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Most Helpful Favorable Review
17 out of 21 people found this review helpful.
posted by Anonymous on January 28, 2012Was this review helpful? Yes NoThank you for your feedback. Report this reviewThank you, this review has been flagged.
Most Helpful Critical Review
8 out of 29 people found this review helpful.
The title question is still unanswered
posted by 3750380 on February 6, 2012Was this review helpful? Yes NoThank you for your feedback. Report this reviewThank you, this review has been flagged.
Posted February 6, 2012
The title question is still unanswered
The author doesn't take long to run into a serious problem by stating early on that "nothing" has every bit as real a physical presence as "something". Oh really? This falls under the category of "not even wrong". The only way he can explain how the universe arose out of "nothing" is to assume that "nothing" is a special kind of "something" and then all things are possible. How does a complete lack of existence have any physical presence at all? It implies a relationship that simply cannot exist. This goes way beyond religion or philosophy and demonstrates that humans apparently cannot fathom a complete lack of existence. The author is really saying that something has always existed, but this opens up a major can or worms, so to speak, and he prefers to say that Lucretius was wrong after all and here is all the scientific evidence to prove it. But, alas, the underlying assumption is flawed.
8 out of 29 people found this review helpful.Was this review helpful? Yes NoThank you for your feedback. Report this reviewThank you, this review has been flagged.
Posted February 14, 2012
This book is a fairly easy to understand explanation of cosmology and quantum physics and how our universe may have began. One of the best books I have read on the subject.
6 out of 14 people found this review helpful.Was this review helpful? Yes NoThank you for your feedback. Report this reviewThank you, this review has been flagged.
Posted September 7, 2013
Nothing Here to See!
An interesting read, but I cannot in good conscious recommend it. Dr. Krauss, who describes himself as an anti-theist (not atheist), proudly displays an obvious anti-supernatural bias and a thorough lack of understanding of the essential God as pictured in pages of the Christian Bible. For example, he posits the notion that since God must arrive at moral conclusions in the same way that humans do, by appealing to conscience and logic, we can dispense with the need for a moral Law Giver as the ultimate source of human morality. The point that Krauss has missed is that God doesn't appeal to logic or conscience to conclude that rape and murder are wrong; rather, God's nature is inherently moral and good, such that things like rape and murder, which contradict God's nature must therefore be wrong. Besides, when man appeals to his own human logic and conscience, the possibilities for evil seem boundless. Does the murder of nearly 60 million pre-born babies in the United States since 1973 really sound like a good and moral thing? Yet with our national conscience supposedly intact, we tend to treat it as if it were.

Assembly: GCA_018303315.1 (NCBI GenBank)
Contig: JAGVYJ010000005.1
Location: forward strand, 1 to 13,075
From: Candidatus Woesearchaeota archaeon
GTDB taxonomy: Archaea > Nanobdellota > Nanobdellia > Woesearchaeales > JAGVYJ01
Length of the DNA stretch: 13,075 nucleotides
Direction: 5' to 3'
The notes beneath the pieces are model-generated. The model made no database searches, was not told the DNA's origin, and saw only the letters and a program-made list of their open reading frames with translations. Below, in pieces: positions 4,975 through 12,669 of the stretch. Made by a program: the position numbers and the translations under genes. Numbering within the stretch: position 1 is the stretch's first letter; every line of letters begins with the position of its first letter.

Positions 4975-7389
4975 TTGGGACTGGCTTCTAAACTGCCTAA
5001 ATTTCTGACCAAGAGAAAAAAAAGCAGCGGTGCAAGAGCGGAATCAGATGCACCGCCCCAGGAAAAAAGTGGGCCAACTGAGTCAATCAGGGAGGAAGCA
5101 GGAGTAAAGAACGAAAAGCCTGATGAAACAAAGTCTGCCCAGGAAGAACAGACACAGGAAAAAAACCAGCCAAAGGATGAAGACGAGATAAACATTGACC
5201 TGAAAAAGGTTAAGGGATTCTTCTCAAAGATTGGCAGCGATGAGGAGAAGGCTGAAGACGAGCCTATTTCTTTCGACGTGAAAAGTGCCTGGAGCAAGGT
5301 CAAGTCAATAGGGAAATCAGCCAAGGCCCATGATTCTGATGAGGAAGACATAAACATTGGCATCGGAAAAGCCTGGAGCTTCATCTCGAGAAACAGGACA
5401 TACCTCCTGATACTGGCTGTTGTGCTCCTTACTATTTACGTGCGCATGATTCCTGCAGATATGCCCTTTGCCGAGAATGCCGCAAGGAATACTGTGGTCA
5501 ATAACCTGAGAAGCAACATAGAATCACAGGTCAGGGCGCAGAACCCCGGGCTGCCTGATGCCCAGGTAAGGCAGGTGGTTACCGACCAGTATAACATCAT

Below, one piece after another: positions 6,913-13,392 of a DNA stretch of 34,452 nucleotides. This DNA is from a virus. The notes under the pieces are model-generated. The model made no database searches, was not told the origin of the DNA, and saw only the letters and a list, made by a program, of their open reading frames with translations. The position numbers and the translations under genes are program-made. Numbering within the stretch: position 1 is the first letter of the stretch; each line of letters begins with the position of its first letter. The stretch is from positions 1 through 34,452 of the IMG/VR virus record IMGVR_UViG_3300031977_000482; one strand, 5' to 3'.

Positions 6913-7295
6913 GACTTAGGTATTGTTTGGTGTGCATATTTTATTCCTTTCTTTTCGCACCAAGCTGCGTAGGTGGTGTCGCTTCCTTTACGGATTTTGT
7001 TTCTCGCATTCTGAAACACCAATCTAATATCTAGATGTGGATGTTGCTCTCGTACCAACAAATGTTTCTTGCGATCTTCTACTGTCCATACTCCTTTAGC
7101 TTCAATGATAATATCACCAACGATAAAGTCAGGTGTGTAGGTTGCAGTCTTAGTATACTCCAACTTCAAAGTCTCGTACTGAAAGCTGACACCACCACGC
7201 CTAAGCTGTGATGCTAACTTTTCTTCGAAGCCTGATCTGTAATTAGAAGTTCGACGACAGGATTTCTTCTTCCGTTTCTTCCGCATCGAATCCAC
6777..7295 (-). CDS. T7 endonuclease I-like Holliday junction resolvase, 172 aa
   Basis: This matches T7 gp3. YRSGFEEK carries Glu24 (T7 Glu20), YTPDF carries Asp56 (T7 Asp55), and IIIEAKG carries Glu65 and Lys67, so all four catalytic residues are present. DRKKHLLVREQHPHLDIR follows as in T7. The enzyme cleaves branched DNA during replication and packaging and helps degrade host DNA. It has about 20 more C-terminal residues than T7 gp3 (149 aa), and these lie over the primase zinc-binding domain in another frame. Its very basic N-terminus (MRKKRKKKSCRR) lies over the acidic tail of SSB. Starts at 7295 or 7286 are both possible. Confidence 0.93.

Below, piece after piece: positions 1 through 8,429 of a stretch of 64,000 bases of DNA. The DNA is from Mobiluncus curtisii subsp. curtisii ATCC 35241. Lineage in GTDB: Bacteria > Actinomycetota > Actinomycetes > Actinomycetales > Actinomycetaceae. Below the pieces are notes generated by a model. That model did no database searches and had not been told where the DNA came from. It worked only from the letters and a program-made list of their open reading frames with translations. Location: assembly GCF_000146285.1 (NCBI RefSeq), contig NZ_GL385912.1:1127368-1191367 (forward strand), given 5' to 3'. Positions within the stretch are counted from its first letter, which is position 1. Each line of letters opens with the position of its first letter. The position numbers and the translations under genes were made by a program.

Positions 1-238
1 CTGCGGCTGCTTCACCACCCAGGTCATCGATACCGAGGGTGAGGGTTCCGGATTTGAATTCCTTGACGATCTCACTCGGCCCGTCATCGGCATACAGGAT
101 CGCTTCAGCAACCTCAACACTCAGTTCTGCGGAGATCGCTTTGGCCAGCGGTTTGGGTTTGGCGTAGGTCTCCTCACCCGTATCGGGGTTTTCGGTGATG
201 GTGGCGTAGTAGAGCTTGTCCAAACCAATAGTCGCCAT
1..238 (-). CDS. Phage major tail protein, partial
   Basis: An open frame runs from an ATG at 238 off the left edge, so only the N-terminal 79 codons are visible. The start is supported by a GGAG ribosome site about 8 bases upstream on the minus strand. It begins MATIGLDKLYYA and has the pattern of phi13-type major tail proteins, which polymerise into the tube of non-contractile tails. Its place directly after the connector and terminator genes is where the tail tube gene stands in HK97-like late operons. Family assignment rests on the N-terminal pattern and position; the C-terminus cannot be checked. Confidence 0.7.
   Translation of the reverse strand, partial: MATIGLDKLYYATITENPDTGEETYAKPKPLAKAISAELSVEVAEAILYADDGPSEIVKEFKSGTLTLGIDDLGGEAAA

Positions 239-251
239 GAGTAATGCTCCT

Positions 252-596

Of course it is possible that God does not exist, but as a scientist, the intellectually honest thing for Dr. Krauss to do would be to consider all possible explanations, even those that initially appear far fetched, and to eliminate possibilities only after the evidence clearly warrants. Regrettably, Dr. Krauss appears to have allowed his desire that there not be a God (a position he freely admits to having) influence how he interprets the evidence of apparent nothingness. Though probably quite sincere, his explanations of the nothing that must exist in order for our magnificent universe (or multi-verses, as Krauss often suggests) to come into being, sounds uncannily close to being something, just something we don't yet fully understand. In fact, at certain points in the book the author seems to be saying that something can come from nothing if you first allow him to redefine what "Nothing" is. Even the brilliant (by his own estimation) evolutionist Richard Dawkins who provides the afterword for the book, confesses that he doesn't fully understand his colleague's explanations. Perhaps that is because there is very little here to understand, and instead of a book honestly examining one of the great mysteries of science, what Dr. Krauss has given us is a convoluted bait and switch, elegant and sophisticated at times but when it's all said and done, just a con. In the end, after nearly 200 pages, the reader is still left with nothing.
1 out of 10 people found this review helpful.Was this review helpful? Yes NoThank you for your feedback. Report this reviewThank you, this review has been flagged.